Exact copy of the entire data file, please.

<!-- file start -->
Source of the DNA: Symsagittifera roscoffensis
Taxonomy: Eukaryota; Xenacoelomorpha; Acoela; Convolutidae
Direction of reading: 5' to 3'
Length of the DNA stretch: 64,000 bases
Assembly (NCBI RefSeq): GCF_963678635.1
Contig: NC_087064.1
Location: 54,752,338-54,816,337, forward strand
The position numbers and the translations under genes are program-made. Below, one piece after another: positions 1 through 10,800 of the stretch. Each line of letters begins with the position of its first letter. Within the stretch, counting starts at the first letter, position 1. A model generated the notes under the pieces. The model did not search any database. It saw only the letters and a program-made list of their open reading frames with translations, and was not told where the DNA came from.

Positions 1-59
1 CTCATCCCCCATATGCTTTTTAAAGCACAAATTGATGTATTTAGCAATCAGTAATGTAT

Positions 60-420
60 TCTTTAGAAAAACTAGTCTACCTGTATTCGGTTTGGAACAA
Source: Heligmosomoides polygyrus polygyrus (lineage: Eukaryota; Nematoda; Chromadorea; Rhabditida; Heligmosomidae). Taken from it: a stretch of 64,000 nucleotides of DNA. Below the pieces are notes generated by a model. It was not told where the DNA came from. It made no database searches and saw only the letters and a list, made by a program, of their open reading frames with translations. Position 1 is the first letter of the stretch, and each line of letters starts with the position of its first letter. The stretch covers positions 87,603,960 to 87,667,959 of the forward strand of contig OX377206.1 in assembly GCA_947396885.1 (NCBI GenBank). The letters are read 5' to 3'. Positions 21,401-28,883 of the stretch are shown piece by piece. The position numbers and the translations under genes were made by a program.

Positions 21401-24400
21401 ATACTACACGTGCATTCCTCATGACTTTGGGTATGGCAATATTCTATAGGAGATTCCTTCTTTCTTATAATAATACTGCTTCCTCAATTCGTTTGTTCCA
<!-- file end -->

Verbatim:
Source of the DNA: Symsagittifera roscoffensis
Taxonomy: Eukaryota; Xenacoelomorpha; Acoela; Convolutidae
Direction of reading: 5' to 3'
Length of the DNA stretch: 64,000 bases
Assembly (NCBI RefSeq): GCF_963678635.1
Contig: NC_087064.1
Location: 54,752,338-54,816,337, forward strand
The position numbers and the translations under genes are program-made. Below, one piece after another: positions 1 through 10,800 of the stretch. Each line of letters begins with the position of its first letter. Within the stretch, counting starts at the first letter, position 1. A model generated the notes under the pieces. The model did not search any database. It saw only the letters and a program-made list of their open reading frames with translations, and was not told where the DNA came from.

Positions 1-59
1 CTCATCCCCCATATGCTTTTTAAAGCACAAATTGATGTATTTAGCAATCAGTAATGTAT

Positions 60-420
60 TCTTTAGAAAAACTAGTCTACCTGTATTCGGTTTGGAACAA
Source: Heligmosomoides polygyrus polygyrus (lineage: Eukaryota; Nematoda; Chromadorea; Rhabditida; Heligmosomidae). Taken from it: a stretch of 64,000 nucleotides of DNA. Below the pieces are notes generated by a model. It was not told where the DNA came from. It made no database searches and saw only the letters and a list, made by a program, of their open reading frames with translations. Position 1 is the first letter of the stretch, and each line of letters starts with the position of its first letter. The stretch covers positions 87,603,960 to 87,667,959 of the forward strand of contig OX377206.1 in assembly GCA_947396885.1 (NCBI GenBank). The letters are read 5' to 3'. Positions 21,401-28,883 of the stretch are shown piece by piece. The position numbers and the translations under genes were made by a program.

Positions 21401-24400
21401 ATACTACACGTGCATTCCTCATGACTTTGGGTATGGCAATATTCTATAGGAGATTCCTTCTTTCTTATAATAATACTGCTTCCTCAATTCGTTTGTTCCA